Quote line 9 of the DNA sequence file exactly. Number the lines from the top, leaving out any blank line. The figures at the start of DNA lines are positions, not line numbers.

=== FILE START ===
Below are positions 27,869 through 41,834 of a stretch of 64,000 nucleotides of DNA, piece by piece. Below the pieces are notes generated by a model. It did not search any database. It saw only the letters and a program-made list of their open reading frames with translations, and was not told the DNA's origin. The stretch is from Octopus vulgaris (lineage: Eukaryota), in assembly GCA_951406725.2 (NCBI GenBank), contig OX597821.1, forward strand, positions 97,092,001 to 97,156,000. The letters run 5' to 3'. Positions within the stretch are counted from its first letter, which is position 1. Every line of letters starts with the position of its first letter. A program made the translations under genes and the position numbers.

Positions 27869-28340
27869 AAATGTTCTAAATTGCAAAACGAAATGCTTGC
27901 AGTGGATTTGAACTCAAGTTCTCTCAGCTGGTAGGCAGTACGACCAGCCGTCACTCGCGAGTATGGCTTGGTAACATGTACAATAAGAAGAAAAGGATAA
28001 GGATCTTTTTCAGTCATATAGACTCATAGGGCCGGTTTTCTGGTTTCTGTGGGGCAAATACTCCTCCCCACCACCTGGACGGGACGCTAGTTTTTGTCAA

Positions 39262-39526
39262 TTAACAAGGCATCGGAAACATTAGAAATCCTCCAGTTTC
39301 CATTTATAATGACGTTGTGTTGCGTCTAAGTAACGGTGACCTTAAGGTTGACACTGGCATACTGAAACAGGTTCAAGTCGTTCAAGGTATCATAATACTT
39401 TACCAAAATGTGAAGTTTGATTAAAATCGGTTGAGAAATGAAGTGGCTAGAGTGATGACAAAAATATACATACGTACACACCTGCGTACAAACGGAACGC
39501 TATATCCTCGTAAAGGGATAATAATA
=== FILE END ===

39401 TACCAAAATGTGAAGTTTGATTAAAATCGGTTGAGAAATGAAGTGGCTAGAGTGATGACAAAAATATACATACGTACACACCTGCGTACAAACGGAACGC